In the same way that we hire A-Players, we should promote them. I believe that we do need a bias towards female candidates in this area. According to a study by Grant Thornton, women now account for 25% of senior management roles. If we want to create an environment where women feel like one of the team and not an inferior minority, this will need to increase. Women entering the workplace need strong role models and mentors to learn from.
I have a growing number of young people joining the organisation, both male and female, and I don’t want either gender to be influenced by what may have been previously acceptable behaviour. It is important that every organisation provides an internal structure which enables female colleagues to discuss these issues. More importantly, organisations must actively put solutions in place to ensure that discrimination and bullying of any kind is not tolerated and does not occur in the future.
The response to this is clear: don’t allow condescending behaviour in the workplace, irrespective of gender. There is no place for men interrupting women in the workplace, devaluing and putting women down or making “jokes” at their expense. Everybody should be given their opportunity to present their point-of-view and ideas without feeling belittled or bullied.
We also need to make the workplace more inclusive. This was one of the other topics from the event that got me thinking. We work out of a serviced office that has a beer fridge and PlayStation with various sports-related games. Yes, some women like beer and sports, but to anybody looking around the office, the perceived culture is one of beer drinking, sport playing males. We need to think about what our workplace says about us as a company.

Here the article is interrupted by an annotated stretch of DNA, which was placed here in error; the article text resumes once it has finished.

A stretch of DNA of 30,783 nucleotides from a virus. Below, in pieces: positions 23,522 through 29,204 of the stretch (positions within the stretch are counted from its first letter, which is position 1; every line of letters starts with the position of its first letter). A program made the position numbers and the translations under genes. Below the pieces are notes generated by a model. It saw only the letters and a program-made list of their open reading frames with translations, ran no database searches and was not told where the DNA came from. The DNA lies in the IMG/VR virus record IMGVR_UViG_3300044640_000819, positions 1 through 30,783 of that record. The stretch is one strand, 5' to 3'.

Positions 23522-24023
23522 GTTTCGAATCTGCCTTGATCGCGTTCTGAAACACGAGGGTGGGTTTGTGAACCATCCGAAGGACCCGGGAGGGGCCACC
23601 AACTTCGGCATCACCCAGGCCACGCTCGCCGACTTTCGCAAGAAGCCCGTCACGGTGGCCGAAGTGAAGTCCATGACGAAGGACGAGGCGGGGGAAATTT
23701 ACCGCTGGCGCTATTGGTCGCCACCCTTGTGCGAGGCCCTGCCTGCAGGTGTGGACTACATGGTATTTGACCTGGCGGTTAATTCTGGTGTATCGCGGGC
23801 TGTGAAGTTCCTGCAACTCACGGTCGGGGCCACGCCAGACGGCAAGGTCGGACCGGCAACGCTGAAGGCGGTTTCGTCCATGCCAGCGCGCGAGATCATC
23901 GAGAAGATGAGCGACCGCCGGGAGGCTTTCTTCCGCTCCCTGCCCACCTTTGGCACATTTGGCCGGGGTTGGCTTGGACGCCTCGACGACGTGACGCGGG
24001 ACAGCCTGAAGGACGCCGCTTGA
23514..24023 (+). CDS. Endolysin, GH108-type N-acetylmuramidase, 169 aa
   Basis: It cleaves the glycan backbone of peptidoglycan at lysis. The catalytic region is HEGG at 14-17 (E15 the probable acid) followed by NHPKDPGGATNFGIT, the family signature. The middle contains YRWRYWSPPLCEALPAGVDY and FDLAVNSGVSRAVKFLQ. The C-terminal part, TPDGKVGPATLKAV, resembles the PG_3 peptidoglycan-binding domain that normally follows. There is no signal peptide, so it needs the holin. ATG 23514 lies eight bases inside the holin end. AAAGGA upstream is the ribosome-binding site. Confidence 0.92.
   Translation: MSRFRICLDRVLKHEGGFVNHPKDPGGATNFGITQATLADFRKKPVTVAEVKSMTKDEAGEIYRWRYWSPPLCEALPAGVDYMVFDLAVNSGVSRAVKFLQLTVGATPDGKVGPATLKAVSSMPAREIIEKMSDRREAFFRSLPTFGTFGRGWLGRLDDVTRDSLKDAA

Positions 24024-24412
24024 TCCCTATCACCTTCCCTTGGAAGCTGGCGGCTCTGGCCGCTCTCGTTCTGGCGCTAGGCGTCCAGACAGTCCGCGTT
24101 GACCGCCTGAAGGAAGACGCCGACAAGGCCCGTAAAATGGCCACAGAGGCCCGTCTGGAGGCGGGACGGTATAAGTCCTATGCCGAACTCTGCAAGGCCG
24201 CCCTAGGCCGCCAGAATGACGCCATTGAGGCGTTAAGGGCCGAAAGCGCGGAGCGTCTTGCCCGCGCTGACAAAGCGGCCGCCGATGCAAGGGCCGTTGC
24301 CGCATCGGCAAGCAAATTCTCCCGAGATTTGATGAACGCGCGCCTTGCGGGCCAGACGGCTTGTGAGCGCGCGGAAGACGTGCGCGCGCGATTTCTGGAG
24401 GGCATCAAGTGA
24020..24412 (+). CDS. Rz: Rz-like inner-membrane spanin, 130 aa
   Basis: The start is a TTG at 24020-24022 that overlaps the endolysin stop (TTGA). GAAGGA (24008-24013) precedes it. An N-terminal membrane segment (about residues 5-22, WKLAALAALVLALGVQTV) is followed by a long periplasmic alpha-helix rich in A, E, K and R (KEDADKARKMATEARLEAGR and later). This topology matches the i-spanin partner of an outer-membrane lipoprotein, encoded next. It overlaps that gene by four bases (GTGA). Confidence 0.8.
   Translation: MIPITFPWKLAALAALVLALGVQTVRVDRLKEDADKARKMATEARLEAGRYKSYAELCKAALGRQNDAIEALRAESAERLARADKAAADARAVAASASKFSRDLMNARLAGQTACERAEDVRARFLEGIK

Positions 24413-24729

It is a sad state of affairs that, in many cases, it is simply due to the societal norms that encourage men to view women differently. God forbid, a woman becomes pregnant and has children; imagine how much time they will need to have off! Biology dictates that only women can bear children, but why should the default position be that it is the women who will need to take time off in the case that their child is ill and cannot go to school? By making it more acceptable for fathers to take time off for parenting duties, we can begin to change the way women are viewed in the workplace.
It is not acceptable to condone discrimination anywhere, in the office or in life. The only way to end this ridiculousness is for everybody to take responsibility for their own actions as well as the actions of those around them. Change is gathering pace and talent comes in all shapes and sizes. Our organisations need that talent. As Uber is finding to its cost, you don’t want to exacerbate that skills shortage by ostracising 50% of the workforce.
As a woman, have you ever dealt with discrimination in the workplace? Tell us your story.
Men, what are you doing to promote a culture of equality?